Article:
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The morbius glass schlock, horror, 80’s, grindhouse, sex and violence movie marathon – Escape From New York (1981) Director: John Carpenter.

Posted by Adrian on March 10, 2009

I don’t like remakes, in fact most are terrible. There was a rumour that the classic John Carpenter flick Escape from New York was going to be remade, this may or maybe not true. Who knows, who cares. With the movie industry going to be sucked dry of finance not much is going be big budget, nor the luxury to remake stuff we have already seen. Or hope that a ‘cashed up’ population just wants to be entertained by big budget shit. Those days are gone for now.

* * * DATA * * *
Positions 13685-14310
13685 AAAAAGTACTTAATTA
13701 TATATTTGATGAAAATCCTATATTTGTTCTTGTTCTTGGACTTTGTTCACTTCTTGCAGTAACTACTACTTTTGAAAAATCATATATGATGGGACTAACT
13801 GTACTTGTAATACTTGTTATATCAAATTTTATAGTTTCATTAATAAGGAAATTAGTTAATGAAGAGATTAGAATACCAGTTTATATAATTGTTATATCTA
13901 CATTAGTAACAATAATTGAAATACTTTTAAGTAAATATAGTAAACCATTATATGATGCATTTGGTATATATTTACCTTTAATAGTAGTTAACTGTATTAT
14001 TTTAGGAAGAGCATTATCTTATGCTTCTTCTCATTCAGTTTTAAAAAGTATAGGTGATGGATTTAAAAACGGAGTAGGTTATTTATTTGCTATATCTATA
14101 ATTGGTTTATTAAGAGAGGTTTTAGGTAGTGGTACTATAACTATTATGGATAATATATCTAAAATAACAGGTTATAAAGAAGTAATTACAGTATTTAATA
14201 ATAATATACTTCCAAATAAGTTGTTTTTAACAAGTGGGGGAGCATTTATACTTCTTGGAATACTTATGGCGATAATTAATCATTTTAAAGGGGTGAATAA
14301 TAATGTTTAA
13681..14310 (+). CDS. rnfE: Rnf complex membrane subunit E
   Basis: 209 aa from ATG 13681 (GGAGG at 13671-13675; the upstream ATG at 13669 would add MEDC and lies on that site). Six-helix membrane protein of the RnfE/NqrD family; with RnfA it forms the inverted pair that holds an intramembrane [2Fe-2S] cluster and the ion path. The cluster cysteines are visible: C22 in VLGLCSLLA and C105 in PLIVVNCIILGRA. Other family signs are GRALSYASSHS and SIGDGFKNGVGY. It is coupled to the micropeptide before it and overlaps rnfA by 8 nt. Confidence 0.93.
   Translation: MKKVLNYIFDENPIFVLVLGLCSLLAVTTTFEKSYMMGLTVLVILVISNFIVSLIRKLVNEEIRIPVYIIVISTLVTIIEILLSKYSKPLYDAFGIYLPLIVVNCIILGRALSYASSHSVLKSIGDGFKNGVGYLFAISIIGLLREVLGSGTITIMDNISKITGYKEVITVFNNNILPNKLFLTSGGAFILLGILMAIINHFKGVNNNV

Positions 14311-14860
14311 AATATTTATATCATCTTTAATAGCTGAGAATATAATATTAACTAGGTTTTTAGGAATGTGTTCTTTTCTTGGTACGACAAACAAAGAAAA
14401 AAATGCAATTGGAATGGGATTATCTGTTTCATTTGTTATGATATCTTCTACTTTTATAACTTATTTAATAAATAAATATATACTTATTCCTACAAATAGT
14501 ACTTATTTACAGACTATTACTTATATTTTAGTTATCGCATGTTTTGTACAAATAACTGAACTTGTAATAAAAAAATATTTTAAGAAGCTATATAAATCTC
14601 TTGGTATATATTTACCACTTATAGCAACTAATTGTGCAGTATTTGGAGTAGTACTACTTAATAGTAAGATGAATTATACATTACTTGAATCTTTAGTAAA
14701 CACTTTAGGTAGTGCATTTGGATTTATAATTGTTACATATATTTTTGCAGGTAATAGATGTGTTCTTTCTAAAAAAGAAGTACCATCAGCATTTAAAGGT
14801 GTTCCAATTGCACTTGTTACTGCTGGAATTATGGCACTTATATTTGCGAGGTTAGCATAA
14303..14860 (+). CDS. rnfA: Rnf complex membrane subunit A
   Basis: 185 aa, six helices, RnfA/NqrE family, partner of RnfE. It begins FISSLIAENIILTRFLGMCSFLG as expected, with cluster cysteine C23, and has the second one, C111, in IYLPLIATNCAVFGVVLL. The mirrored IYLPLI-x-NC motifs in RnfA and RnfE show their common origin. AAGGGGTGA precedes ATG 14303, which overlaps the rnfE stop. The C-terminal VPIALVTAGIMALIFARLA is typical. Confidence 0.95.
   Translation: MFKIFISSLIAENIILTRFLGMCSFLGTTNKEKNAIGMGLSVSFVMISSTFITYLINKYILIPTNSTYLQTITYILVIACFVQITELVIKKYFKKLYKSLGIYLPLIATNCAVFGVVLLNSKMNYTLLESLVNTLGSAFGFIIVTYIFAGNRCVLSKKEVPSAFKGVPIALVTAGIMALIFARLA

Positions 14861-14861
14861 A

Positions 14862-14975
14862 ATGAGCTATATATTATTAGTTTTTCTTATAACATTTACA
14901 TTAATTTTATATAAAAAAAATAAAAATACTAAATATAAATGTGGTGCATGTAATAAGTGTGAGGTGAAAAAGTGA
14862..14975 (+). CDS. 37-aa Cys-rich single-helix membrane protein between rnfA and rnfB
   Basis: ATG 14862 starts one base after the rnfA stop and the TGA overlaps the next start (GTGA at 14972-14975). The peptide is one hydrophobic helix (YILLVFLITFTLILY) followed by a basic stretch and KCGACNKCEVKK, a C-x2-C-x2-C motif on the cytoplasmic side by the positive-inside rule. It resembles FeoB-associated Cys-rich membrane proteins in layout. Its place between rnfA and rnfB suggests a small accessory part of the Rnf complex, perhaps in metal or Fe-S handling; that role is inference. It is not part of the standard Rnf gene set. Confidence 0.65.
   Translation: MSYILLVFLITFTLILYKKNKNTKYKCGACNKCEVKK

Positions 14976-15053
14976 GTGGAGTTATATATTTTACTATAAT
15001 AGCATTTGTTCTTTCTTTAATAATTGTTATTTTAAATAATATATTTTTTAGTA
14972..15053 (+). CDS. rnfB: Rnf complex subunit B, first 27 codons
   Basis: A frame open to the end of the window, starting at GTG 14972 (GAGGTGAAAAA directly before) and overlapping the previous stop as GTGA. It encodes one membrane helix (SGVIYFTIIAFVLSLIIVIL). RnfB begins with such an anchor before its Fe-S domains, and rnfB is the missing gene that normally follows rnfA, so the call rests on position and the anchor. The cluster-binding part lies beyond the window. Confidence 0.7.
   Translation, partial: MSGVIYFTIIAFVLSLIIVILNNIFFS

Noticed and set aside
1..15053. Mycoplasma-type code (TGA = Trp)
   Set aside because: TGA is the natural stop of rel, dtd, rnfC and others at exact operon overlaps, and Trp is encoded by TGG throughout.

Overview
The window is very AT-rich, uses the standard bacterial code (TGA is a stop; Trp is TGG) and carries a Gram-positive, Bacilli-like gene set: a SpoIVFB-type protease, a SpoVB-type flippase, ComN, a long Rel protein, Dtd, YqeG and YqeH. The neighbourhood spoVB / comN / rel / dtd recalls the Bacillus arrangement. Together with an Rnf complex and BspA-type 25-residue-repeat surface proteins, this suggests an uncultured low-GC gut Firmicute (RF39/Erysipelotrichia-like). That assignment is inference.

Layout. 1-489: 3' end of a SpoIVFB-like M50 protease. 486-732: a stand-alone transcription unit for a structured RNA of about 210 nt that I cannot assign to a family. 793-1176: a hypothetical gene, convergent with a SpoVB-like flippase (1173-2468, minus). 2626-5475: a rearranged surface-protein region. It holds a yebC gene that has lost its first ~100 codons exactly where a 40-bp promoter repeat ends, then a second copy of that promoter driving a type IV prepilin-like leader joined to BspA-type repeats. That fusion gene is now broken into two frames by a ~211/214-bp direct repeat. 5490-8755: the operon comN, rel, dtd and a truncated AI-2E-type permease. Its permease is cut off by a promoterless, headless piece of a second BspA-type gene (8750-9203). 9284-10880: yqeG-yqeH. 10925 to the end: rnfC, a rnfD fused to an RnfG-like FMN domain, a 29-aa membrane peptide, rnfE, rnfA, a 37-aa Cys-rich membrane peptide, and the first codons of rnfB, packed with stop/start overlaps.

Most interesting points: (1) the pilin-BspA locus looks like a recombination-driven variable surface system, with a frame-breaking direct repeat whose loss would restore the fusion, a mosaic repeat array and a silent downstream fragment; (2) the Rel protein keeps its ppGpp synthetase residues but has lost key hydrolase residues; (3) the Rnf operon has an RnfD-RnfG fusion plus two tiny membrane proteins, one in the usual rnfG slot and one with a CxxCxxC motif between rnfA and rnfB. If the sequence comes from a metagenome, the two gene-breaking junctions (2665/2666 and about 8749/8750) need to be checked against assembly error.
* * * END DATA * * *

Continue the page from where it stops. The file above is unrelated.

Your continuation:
Except for smart producers film makers like JJ Abrams, as I still feel that Cloverfield was one of the best releases of 2008. Somewhat of a review found here.

Maybe, just maybe Hollywood will break up into small underground type movies industries, where once porno film makers start to enter the non porn movie industry. As they upgrade to better digital cameras and begin to make schlock, horror crazy out there flicks. Is it possibly? (Ok you know I am being sarcastic). Just imagine Hollywood collapses and a 2nd wave of modern Grindhouse is born but goes straight to Bluray. Unless Sony goes belly up and they stop making Bluray movies (too expensive), then cinema, as far as originality, just might make a come back. But I kinda doubt that unless commercial real estate tanks to hell and cheap movie theaters are are reborn. Whatever the scenario, movie making might change forever with our current global recession.